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Lonely, but lovely: Taking a look inside the lingerie label's latest store

As a label that describes itself as “for women who wear lingerie as a  love letter to themselves”, there was no doubt that Lonely’s latest  bricks-and-mortar store would be eye-catching. 

Lonely is a New Zealand fashion house that designs lingerie, swimwear and clothes, but its lingerie is what has catapulted the brand to international stardom. 

The company was founded in 2003 and was originally called the Lonely Hearts Club. Lonely Hearts Club began by producing t-shirts and bags, but dropped the ‘Hearts Club’ part of  its name when it ventured into lingerie in 2009.

Swimwear soon followed in 2016. Since it became Lonely, the brand has rapidly gained momentum and has stockists in over 150 countries. But more notably, Lonely has transcended from fashionable clothing into a worldwide movement. Its international campaign,  the Lonely Girls project, features raw, body positive portraits of women from all over the globe wearing its lingerie.

The project has since made worldwide headlines as celebrities like Girls actresses Lena Dunham and Jemima Kirke have stripped down to their intimates to contribute to the campaign.

Co-founders Steve Ferguson and Helene Morris say they want to foster a “sense of positive body image and freedom of expression” through Lonely’s designs, and  this is also evident in the design  of its stores. Its latest store opened in Newmarket on Teed St in September, bringing its total of bricks-and-mortar stores to three nationwide.



 

Meticulous attention has been paid to every detail in the store, just like Lonely’s intricate lingerie designs.
The space is soft and curvaceous, with subtle touches  of luxury. Co-founders Steve Ferguson and Helene Morris say they spent six months planning what the new space would look like and then 10 weeks executing it. They say the design values have remained consistent across all three of their stores.

“We believe that each store is an evolution of the former, and that it should nestle softly and complement its surrounding environment while adding longterm value to the location it is in.” Rufus Knight of Knight Associates came on board for the fit-out – the same man who collaborated on the previous two stores’ designs.

Both stores went on to win Best Design Awards in 2014 and 2015. “We have worked with some of the same people and teams for all three of our stores so have close connections with them,” Morris says. “They share similar values of design and quality and we think this can be seen in the execution and detailing throughout our stores.” Ferguson says with the Newmarket store, their goal was to create an “intimate and safe environment” that engaged people’s senses through the materials used, the overall design and the way customers could interact within  the space.

One of his and Morris’ favourite features is the shapes within the store. “With Newmarket, the entire interior is made up of curves,” he says. “This helps bring a sense of softness while ensuring a beautiful flow is achieved. This feeling of motion is really unique and special to us.”

Parallels can be drawn between the choice of materials in the Newmarket store and the way Lonely designs its clothing.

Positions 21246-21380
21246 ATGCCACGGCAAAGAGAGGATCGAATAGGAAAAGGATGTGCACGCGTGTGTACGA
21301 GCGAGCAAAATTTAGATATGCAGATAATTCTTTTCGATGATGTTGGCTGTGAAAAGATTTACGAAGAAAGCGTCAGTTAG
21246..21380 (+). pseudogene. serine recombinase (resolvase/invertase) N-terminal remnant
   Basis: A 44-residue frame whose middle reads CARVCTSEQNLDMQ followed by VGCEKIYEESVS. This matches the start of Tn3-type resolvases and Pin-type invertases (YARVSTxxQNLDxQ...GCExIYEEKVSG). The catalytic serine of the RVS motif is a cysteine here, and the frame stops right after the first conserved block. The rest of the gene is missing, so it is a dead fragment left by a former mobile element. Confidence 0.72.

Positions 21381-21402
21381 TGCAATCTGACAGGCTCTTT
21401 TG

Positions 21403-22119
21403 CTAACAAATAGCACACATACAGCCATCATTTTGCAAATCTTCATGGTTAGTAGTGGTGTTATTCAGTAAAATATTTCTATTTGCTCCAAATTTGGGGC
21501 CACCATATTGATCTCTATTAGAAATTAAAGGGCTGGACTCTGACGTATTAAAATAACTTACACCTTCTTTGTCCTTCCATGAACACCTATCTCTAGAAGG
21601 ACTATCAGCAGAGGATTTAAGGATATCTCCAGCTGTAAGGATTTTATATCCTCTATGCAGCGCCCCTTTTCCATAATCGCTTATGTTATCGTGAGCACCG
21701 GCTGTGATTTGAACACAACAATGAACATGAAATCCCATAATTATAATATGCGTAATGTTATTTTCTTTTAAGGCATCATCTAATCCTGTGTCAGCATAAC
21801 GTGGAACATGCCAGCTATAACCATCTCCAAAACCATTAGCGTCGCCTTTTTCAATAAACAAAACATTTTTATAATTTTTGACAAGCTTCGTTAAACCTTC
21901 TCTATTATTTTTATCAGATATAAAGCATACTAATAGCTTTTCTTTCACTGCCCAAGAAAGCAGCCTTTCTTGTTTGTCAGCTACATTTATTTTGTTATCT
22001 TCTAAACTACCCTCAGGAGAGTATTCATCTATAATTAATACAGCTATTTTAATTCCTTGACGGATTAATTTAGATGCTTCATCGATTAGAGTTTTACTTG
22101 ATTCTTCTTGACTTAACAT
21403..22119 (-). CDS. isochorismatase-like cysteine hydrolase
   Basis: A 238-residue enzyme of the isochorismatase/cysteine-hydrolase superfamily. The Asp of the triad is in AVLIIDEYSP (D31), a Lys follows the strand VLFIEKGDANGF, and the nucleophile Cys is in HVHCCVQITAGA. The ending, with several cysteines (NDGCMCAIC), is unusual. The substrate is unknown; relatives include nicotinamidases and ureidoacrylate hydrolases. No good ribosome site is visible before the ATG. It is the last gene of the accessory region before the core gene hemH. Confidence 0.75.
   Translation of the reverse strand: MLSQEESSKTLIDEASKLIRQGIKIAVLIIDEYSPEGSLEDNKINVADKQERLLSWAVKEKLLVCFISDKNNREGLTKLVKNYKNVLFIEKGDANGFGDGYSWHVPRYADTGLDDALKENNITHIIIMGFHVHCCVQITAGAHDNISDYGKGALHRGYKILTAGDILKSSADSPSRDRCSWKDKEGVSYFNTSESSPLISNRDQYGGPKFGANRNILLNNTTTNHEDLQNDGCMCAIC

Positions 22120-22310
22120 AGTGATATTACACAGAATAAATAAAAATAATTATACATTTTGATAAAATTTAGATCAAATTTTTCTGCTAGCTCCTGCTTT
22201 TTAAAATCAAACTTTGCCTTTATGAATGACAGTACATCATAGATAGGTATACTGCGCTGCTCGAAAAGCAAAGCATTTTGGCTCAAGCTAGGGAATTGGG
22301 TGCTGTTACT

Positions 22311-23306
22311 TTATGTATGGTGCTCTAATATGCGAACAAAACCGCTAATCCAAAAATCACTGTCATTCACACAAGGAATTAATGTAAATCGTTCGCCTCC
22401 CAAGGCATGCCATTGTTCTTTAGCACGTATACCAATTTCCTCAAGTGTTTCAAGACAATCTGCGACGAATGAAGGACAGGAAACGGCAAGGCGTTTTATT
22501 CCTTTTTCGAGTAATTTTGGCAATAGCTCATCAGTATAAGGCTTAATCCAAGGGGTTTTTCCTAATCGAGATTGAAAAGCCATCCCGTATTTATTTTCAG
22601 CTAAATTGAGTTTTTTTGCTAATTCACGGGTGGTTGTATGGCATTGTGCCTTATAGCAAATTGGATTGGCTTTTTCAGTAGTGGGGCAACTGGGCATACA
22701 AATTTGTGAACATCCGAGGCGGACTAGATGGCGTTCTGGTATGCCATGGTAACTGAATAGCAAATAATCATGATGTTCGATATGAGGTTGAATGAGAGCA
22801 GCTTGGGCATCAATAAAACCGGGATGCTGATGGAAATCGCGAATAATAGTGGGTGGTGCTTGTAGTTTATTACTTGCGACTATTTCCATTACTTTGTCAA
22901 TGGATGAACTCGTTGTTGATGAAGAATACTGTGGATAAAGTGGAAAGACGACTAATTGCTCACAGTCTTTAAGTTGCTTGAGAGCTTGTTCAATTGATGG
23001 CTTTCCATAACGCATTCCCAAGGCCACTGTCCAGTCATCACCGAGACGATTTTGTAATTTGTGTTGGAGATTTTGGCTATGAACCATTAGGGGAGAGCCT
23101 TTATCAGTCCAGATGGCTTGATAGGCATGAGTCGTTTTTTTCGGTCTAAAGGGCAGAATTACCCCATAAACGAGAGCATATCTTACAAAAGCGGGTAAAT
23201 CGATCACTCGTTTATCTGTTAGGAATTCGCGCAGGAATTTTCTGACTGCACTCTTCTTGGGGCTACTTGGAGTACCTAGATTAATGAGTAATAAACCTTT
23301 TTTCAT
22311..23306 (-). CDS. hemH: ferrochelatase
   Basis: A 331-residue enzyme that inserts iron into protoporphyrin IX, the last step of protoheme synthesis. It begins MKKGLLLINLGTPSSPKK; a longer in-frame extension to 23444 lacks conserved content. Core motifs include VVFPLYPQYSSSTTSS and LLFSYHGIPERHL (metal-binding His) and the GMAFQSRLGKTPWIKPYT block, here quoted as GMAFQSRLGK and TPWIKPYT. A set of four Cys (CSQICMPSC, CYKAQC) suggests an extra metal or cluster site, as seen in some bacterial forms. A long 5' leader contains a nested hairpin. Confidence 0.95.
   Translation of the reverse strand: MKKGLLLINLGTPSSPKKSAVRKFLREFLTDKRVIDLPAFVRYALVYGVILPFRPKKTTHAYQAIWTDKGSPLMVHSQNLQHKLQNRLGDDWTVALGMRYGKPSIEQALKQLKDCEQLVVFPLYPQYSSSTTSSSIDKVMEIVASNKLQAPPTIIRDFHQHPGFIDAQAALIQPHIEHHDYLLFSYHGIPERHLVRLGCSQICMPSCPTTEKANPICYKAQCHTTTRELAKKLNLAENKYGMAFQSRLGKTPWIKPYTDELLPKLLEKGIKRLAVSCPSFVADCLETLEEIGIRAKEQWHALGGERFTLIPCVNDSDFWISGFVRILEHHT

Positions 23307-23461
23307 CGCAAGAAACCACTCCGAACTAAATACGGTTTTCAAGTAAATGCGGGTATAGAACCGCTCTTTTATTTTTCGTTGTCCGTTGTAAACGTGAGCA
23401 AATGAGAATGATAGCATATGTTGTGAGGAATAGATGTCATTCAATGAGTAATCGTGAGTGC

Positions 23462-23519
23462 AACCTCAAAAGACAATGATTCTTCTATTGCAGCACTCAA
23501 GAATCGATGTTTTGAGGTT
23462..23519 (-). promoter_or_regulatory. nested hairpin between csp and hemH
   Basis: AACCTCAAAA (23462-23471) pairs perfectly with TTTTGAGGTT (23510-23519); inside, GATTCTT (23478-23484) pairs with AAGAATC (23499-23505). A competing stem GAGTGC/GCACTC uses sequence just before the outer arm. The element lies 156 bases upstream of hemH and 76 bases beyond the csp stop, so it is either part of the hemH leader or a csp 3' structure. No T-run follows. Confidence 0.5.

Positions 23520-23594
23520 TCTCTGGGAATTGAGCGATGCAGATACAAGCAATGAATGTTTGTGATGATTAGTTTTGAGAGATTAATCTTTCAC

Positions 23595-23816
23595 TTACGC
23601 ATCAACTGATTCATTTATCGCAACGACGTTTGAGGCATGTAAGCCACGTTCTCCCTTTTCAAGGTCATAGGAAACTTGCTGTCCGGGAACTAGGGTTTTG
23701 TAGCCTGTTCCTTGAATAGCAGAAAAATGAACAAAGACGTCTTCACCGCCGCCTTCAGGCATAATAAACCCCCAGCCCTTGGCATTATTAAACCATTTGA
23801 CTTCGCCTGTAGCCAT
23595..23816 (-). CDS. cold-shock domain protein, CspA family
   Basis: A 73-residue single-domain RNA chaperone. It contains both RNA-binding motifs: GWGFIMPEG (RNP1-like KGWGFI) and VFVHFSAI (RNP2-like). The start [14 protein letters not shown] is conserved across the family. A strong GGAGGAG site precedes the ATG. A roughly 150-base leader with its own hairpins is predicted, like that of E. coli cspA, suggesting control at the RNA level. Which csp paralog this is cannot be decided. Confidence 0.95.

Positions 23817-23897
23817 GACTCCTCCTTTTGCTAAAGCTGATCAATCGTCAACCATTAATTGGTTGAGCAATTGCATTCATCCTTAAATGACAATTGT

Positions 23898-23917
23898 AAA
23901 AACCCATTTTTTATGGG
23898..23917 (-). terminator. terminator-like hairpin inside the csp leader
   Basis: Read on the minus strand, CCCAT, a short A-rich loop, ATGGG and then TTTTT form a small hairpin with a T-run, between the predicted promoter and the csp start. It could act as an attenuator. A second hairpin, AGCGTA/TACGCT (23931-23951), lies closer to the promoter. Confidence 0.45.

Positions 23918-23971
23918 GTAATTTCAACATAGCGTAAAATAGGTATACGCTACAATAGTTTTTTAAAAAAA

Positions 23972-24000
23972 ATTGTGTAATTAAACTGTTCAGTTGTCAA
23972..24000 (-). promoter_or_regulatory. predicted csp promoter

“We used soft, rich navy velvet contrasted with brass and bronze metal, and beautiful textured linen alongside dark and light oaks.” “The walls of our Newmarket space are a soft blush-coloured textured finish, we had recently travelled to Los Angeles and loved the soft muted pastel buildings and felt that aesthetic and mood really suited this new space.”

Simplicity is key, with the outside of the store featuring an understated ‘Lonely’ sign and no other shop frontage. A dusky-pink walled corridor and a warm timber floor curls around from the entrance, leading the customer into the world of Lonely. “We wanted to build anticipation and a sense of mystery into this process,” Morris explains. “We wanted to create a space of rest where customers can transition from the outside world into the Lonely world.” The door handle to the store is also striking.



The design was created in a bronze cast finish by local artist Kate Newby for the store. Morris describes it as a “playful” feature within the otherwise stark environment. The Newmarket store also has various types of seating scattered throughout it, including a chair flanking each corner of the shop and a velvet couch in the middle of it. 

She says this helps customers relax, take their time and feel comfortable, as if they are being welcomed into their own home. “Seating provides a space for everyone who enters to enjoy the experience regardless of who they are. Fitting lingerie is also often more time consuming than clothing, so we wanted anyone waiting to be comfortable and relaxed in our space also.”

Aside from seating, other comforts are on offer. A built-in, gold brushed tap was created by Robinson Interiors so that fresh water can be offered to customers who peruse the lingerie. The brass table in the centre of the store has concealed drawers to hide away any clutter and keep the store’s minimalist look intact. The shop’s overall look has captured the feminine charms of Lonely, with a dash of mystery and boldness. In a time where ecommerce spending is on the rise, the pair says they hope that the store creates a new kind of retail experience  for visitors.

 “As a brand we like to challenge and surprise our customer,” Morris says. “We don’t think of it so much as risk, but more we hope that we inspire and have created a fresh take on a retail experience through our store designs."



This story was originally published on The Register.